The question of what makes morality persists
Sitting in the basement of Smith Memorial Student Union a few days ago, I came across an interesting sight. There, huddled around the wall-mounted television, were about 30 or 40 students. They were watching the Republican presidential candidate debate, of all things.
For what reason? To heckle it, obviously. Even as a registered Republican, I’ll agree that there was plenty there to heckle.
I only gave it part of my attention. Somewhere along the line, a question arose for the candidates regarding the role of faith in their respective decision-making processes. The crowd of observers was gleefully subdued.
It is impossible (nay, incomprehensible) for one to be a moral leader without faith in God, according to Newt Gingrich, the two-parts clever, one-part blowhard GOP hopeful. More was said, but it does not matter. The response from our audience in the basement of SMSU was immediate: Incredulity. Consternation. Indignation. Some looked downright pissed at the very suggestion.
I must say, as an atheist myself, I am actually a little divided. I don’t agree with what Gingrich said, but it raises an interesting question. Can one be a moral leader without faith in God? Is morality possible without belief in a supreme being?
Morality, at least in the sense of a permanent, unyielding code, is impossible without the endorsement of a wisdom greater than that of mankind. In other words, without God to determine moral behavior, morals and ethics must be designed by human beings. They are therefore flexible, temporal and contingent on whatever culture they apply to.
This would seem to support the fact that “morality” is not universal, changes with the preference of the period and can be manipulated to serve whatever ulterior interest. From this, I would conclude that morals and ethics in the absence of divine endorsement are relative, i.e., meaningless.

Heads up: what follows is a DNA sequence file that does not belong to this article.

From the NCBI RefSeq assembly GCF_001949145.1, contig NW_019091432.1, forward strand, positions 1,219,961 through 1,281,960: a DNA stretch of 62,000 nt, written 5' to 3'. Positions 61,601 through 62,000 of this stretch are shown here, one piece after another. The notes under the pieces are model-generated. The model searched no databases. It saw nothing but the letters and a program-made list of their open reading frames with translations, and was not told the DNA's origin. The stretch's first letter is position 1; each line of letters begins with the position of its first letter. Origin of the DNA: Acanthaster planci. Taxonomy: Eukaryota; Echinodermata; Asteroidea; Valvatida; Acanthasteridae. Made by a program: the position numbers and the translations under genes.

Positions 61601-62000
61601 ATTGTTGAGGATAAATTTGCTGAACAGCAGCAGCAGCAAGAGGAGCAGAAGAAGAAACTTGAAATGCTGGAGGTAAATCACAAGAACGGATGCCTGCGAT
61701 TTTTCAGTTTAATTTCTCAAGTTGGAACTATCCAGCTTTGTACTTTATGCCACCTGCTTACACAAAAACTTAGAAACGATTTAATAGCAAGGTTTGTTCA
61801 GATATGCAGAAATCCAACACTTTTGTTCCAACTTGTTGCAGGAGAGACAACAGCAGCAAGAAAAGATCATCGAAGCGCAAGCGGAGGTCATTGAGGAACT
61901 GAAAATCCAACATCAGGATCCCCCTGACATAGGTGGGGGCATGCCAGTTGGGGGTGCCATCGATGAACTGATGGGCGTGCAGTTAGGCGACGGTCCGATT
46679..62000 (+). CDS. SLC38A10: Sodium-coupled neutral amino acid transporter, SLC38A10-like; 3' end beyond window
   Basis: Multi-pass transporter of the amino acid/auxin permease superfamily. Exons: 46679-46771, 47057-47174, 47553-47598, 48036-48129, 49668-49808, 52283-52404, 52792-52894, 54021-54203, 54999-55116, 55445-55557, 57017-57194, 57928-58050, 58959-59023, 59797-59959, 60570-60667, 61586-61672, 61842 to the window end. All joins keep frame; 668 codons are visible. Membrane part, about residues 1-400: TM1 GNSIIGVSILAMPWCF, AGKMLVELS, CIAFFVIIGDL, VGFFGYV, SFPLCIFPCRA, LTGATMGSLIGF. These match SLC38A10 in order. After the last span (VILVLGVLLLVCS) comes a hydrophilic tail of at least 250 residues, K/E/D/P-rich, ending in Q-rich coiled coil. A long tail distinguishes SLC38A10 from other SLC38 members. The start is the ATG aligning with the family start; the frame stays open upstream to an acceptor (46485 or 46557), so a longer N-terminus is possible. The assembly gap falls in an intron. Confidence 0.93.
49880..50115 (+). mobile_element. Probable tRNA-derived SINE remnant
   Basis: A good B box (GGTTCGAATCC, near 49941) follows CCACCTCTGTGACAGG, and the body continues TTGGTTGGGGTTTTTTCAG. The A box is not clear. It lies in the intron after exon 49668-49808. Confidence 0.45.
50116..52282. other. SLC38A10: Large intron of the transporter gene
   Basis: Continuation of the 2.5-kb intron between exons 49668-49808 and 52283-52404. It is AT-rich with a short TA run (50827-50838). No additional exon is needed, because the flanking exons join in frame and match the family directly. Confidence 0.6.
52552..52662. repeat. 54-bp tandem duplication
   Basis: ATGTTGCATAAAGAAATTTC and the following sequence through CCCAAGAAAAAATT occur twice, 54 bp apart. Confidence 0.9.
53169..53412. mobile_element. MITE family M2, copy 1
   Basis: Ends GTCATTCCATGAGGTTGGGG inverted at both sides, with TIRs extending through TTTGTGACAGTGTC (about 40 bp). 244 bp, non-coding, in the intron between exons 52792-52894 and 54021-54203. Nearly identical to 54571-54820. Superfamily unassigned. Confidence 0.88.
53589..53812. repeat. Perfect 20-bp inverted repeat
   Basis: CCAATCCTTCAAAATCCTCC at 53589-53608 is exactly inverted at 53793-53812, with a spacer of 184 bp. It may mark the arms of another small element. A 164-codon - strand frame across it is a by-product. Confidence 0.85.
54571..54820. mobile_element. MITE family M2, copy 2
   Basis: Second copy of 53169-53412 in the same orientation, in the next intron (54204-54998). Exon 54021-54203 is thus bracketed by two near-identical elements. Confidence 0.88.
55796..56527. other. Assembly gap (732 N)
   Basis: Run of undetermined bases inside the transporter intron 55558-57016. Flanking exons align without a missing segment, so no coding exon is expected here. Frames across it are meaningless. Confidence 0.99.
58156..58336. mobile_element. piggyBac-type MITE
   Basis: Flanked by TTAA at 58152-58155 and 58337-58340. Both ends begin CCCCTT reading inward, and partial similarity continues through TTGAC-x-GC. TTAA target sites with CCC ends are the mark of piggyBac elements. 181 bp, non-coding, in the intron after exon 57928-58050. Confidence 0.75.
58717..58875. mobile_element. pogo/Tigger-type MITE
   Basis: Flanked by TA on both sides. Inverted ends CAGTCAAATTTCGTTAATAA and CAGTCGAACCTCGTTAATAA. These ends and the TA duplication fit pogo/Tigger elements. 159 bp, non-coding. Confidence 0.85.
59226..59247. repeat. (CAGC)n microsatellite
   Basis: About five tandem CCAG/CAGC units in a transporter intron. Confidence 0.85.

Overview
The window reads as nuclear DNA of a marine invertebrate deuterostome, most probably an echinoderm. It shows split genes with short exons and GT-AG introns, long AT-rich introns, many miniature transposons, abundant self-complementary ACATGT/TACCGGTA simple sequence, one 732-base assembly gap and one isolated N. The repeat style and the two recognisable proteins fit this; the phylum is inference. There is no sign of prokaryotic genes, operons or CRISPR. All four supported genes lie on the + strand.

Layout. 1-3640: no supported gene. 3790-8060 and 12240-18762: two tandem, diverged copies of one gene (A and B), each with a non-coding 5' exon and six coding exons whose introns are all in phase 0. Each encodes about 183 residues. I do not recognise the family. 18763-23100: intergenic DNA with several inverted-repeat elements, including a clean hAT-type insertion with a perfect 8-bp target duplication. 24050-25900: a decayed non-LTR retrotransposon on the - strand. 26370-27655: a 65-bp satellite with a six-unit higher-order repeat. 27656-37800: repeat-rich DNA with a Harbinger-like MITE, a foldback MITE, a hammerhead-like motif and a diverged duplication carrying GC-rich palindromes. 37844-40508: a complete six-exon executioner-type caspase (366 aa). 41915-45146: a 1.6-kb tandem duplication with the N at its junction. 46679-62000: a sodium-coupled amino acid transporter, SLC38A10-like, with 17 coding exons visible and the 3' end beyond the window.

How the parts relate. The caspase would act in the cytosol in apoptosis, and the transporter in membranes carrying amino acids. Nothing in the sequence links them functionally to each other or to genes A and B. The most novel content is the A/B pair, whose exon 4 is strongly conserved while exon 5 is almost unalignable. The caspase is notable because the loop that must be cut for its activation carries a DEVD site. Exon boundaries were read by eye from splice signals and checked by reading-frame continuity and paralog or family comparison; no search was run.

This is not an argument for religion, per se. Atheism, by its very nature, considers religion itself to be an invention of mankind. Thus, the above argument could just as well be applied to any and all religions, as well as whatever moral code they each happen to be built upon. It is often noted that the Ten Commandments make no mention of slavery, for example, or rape, or such modern “absurdities” as equal rights.
I believe I have now effectively alienated both sides. The essence of my argument is not that atheists and deists both are inherently without morality or ethics. Rather, I am arguing for relativity. Neither side is amoral by proxy. However, as both derive their morality from the same source (i.e., themselves) neither has the right to claim moral certitude over the other.
This is an important distinction. We can find villains among either camp, if we so wish. I could easily cite atrocities done under the ideology of secularism, as well as under the banner of religion. I see no exclusive correlation between maliciousness and ideology of any kind.
Instead, I blame the fervor that drives it. Religion does not drive people to commit evil, nor does lack of faith in God imply an absence of good.
Overly vocal and self-righteous atheists should take heed. It is foolish to say that lack of faith in God will rob those who would make war of their destructive zealotry, i.e., the argument that no one goes to war who does not have some form of faith.
To those who believe this, remember that those who fought in the Crusades did not go to war with the Muslims out of a lack of faith in Islam. Rather, they fought out of conviction—not in the truthfulness of Christianity, but that their beliefs were superior to those of their enemies.
The delusion that they alone were righteous justified to the Crusaders the use of violence against Muslims. The same delusion has afflicted everyone from the Nazis to suicide bombers. Belief—in God, or in God’s absence—is inconsequential to setting a moral standard.
This is all intensely philosophical, and I don’t believe a satisfying conclusion to this debate is possible. Whether atheist or religious, we are probably best suited to design our own moral code. Or maybe it is better to practice morality as envisioned by a wisdom above our own. It is only when we decide that one is superior to the other that morality fails.
I am entitled to make my choice. So are the hecklers in Smith And so are you.